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Chief judge gets update on landfill

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by Nick Delgado

Guam - Efforts to close the Ordot Dump and open a new landfill in Layon are on track.  Such was the report from federal receiver Gershman, Brickner & Bratton during a quarterly status hearing this morning. But there's still several concerns that need to be addressed in order to make that a reality.

Only 476 days of airspace remain at the Ordot Dump. But with major progress at the Layon landfill site, GBB isn't too worried about making the deadline to complete the project.  Special Principal Associate David Manning told KUAM News, "We're working hard with the Government of Guam and other to try and help them with some of their issues around the USDA, but generally speaking we're in good shape and things are moving well at Layon."

During today's hearing before District Court Chief Judge Frances Tydingco Gatewood, GBB reported that the earthwork within cells 1 and 2 were completed and accepted, and the area was turned over to the lining systems contractor to commence construction of the entrance building and subdrain installation.

However, Guam EPA Administrator Lorilee Crisostomo told the court she is not comfortable with the lining system being put in place, as she does not have a single employee to oversee it.  "We don't have the expertise nor any other Government of Guam agency has that expertise to say it's being done right and we need fast track of monies so we can get that contractor on board and ensure that it's being done right," she explained.

Crisostomo even made the plea today for $500,000 to obtain the needed support in order for her agency to oversee any consent decree projects, but the court recommended she work with GBB and the USEPA on the issue.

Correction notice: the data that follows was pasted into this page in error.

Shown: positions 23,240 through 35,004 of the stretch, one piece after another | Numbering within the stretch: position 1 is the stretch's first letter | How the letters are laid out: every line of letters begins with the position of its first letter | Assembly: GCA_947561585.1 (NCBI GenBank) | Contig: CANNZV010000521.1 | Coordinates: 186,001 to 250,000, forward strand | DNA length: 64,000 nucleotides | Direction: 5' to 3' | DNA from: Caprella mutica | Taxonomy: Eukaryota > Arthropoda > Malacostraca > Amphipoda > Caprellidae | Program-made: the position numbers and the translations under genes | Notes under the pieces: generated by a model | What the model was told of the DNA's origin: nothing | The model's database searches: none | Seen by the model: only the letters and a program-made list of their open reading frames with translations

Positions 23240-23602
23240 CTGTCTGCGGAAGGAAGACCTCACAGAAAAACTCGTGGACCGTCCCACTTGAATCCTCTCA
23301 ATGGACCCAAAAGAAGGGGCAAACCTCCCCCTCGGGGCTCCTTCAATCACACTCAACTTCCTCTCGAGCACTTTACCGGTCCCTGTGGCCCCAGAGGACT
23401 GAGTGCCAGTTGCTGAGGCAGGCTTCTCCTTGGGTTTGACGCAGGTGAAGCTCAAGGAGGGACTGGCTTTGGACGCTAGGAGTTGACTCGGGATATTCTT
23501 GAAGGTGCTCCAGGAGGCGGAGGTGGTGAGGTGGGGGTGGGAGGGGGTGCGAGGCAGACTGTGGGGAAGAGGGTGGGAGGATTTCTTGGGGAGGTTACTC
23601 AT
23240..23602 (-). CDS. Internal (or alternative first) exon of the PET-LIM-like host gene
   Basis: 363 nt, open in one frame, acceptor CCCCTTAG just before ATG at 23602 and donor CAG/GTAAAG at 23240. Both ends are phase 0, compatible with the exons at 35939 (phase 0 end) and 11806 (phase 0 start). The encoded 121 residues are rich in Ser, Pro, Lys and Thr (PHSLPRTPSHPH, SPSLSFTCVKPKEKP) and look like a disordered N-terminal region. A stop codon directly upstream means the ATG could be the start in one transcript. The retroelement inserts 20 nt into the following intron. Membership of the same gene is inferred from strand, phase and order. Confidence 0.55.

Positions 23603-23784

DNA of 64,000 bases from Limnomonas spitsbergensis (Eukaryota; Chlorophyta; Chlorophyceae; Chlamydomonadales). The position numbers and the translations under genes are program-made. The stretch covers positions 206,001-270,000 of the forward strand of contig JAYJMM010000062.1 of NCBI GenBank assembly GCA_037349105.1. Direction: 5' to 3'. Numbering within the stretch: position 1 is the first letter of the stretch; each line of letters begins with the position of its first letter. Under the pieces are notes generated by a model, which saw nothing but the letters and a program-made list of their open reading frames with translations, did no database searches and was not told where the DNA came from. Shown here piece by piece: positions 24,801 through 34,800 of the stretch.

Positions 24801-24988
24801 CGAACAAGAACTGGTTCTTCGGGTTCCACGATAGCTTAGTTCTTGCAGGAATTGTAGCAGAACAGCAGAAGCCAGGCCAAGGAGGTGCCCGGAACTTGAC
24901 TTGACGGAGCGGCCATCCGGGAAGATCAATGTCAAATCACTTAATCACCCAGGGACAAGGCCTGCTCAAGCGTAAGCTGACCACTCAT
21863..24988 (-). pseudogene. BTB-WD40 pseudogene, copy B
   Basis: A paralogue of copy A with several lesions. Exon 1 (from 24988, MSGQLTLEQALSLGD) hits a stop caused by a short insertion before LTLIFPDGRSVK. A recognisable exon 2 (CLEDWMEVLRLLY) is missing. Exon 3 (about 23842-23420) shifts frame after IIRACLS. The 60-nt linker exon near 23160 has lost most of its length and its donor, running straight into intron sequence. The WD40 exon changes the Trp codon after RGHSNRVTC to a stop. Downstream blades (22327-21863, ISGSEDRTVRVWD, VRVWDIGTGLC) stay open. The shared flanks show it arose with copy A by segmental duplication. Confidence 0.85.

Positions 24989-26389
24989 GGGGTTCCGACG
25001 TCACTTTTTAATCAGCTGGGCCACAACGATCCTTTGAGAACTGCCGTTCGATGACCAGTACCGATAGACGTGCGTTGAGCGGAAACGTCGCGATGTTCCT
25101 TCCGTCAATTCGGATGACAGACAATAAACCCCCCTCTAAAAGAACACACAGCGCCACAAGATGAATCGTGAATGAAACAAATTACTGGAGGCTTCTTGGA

Meanwhile, as construction on the access road to Layon is underway, Gene Nemus with the Parsons Transportation Group admits the Togcha and Talofofo bridges, which is part of the route to Layon, are not up to current design standards.  "When we look forward to the transfer trucks running on the bridges as designed currently are not adequate to handle fully loaded transfer trucks," said Nemus.

He adds that they are conducting an assessment with the Guam Department of Public Works to get the bridges to full compliance. Nemus also reports that one lane of the Ylig Bridge will be completed before the new landfill opens.

In spite of all the upgrades, funding was a major concern, as GovGuam is still awaiting the approval of a $104 million USDA loan-grant application. Guam Economic Development Authority Administrator Tony Blaz said, "We're hopeful that the final closing of the USDA loan-grant mix will happen hopefully.  I can't give a specific date and time, but maybe May or June."

Either way, GBB says Section 30-backed bonds will be used as a source of funding, and the receiver is optimistic the cost of the entire project could be reduced by $21 million. GBB says they also plan to meet with the military this week to discuss the possibility of bringing them on as customers.

Governor Felix Camacho said, "The receiver had submitted a draft agreement for consideration and that'll be the baseline that we can look at as it relates to the government and the military coming into some agreement."

The draft agreement states the military will be charged the same rates as commercial tipping fees. While the receivers gained more than 17,000 customers for the Trash Cart Rollout Program, GBB has also announced a pilot program underway for curbside recycling and is working on the procurement for the bulky item collections program with the mayors.

The court has also given DPW a one-month timeframe to work with GBB to cleanup the abandoned vehicles, tires and drums at the solid waste facility, as the items have been a serious health hazard. The next status hearing is scheduled for August 11.

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